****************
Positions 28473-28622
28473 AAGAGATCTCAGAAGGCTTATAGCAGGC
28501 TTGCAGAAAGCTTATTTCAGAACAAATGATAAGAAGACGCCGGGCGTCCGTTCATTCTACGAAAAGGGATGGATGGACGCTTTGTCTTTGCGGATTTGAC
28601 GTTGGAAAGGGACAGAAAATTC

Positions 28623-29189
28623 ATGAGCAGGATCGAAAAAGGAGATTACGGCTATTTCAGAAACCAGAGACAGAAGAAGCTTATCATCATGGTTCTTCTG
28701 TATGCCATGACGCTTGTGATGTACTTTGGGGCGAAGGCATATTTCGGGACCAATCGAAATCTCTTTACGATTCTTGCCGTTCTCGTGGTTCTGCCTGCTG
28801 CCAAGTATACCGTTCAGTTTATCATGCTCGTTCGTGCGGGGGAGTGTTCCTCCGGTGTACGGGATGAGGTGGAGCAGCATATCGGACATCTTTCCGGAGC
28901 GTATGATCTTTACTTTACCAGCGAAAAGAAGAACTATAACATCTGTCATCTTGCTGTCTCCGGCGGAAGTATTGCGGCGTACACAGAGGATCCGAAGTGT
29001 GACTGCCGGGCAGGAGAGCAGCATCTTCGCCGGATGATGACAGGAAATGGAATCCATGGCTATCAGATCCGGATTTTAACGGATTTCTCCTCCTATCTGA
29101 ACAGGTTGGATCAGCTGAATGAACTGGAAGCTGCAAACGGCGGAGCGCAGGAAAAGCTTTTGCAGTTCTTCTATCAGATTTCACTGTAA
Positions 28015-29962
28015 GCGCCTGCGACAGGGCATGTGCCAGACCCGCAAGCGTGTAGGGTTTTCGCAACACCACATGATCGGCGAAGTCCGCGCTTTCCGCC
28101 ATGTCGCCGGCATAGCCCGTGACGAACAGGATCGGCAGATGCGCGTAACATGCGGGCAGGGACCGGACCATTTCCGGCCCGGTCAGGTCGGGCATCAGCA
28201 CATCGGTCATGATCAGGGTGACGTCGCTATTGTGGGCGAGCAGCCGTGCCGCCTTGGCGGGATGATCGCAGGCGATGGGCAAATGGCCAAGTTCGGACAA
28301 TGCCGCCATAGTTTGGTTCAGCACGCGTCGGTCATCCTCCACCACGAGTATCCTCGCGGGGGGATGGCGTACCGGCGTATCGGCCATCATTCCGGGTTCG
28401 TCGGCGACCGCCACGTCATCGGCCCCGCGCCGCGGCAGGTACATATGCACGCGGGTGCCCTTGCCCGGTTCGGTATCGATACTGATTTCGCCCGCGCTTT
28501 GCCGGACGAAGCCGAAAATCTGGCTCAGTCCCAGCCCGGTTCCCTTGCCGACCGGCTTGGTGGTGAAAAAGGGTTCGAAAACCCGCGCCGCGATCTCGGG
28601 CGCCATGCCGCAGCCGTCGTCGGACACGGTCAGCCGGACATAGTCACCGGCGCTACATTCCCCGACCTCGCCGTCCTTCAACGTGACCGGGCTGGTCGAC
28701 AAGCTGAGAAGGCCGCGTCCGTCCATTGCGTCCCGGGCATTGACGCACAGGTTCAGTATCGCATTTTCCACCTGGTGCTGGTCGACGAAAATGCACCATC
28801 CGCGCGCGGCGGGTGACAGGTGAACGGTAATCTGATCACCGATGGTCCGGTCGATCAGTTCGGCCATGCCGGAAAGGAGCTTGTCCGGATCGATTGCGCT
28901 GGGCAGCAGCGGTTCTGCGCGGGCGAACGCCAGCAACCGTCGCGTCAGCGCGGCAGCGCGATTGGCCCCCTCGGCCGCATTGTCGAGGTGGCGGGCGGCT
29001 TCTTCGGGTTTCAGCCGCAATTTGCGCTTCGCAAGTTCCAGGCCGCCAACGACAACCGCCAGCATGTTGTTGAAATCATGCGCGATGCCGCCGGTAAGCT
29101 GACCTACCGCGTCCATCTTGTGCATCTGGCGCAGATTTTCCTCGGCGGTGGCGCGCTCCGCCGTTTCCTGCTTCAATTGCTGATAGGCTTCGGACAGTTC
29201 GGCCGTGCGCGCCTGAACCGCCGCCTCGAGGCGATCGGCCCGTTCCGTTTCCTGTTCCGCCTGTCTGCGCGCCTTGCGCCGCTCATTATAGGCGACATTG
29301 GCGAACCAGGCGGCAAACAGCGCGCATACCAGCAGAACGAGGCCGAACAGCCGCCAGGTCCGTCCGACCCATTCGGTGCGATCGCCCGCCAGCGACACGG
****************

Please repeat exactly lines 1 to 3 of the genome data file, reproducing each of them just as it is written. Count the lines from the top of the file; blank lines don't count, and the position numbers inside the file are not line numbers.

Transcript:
Positions 28473-28622
28473 AAGAGATCTCAGAAGGCTTATAGCAGGC
28501 TTGCAGAAAGCTTATTTCAGAACAAATGATAAGAAGACGCCGGGCGTCCGTTCATTCTACGAAAAGGGATGGATGGACGCTTTGTCTTTGCGGATTTGAC